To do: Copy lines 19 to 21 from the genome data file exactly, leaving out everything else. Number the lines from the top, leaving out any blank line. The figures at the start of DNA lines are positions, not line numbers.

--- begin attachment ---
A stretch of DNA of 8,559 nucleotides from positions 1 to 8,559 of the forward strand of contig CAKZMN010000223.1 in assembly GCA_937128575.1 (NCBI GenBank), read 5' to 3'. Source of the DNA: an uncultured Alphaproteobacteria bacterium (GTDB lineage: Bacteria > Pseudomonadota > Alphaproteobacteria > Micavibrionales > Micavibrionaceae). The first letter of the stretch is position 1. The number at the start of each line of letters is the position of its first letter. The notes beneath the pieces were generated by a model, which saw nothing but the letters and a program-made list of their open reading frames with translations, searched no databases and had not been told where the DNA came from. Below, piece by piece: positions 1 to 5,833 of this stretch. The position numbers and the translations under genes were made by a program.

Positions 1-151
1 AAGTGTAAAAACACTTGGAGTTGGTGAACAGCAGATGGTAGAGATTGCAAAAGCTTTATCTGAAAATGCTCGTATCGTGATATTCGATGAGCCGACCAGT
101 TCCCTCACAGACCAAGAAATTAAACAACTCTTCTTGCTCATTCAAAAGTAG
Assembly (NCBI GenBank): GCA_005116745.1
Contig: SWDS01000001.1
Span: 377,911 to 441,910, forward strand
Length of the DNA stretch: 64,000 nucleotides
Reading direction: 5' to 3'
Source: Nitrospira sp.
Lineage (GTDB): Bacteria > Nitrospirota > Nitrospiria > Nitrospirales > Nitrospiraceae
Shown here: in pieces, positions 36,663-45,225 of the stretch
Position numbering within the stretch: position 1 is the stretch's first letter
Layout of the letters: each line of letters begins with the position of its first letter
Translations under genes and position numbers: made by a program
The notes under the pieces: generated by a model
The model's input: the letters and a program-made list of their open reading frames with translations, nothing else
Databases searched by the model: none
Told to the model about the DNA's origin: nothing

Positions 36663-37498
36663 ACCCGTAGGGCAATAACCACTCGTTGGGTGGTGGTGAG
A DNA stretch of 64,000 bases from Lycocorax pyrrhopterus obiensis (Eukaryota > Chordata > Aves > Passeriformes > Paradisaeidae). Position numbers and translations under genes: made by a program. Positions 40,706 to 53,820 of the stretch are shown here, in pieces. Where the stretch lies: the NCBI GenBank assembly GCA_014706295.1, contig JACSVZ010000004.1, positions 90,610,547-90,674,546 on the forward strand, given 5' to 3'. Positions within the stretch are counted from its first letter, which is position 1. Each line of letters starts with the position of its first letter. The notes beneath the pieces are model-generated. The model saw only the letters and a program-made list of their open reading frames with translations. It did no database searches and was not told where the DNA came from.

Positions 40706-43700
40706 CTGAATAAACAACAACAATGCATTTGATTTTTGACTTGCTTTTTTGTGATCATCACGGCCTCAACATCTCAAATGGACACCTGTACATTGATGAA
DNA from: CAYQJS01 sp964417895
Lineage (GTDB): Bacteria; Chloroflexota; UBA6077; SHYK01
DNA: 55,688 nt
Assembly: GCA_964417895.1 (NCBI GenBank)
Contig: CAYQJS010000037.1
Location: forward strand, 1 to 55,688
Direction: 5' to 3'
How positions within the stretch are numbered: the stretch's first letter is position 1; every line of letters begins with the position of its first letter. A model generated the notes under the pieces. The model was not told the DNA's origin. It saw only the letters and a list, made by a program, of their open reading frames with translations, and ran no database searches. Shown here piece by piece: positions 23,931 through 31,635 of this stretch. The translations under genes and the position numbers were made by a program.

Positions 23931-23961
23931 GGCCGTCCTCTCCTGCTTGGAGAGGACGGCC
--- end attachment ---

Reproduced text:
Told to the model about the DNA's origin: nothing

Positions 36663-37498
36663 ACCCGTAGGGCAATAACCACTCGTTGGGTGGTGGTGAG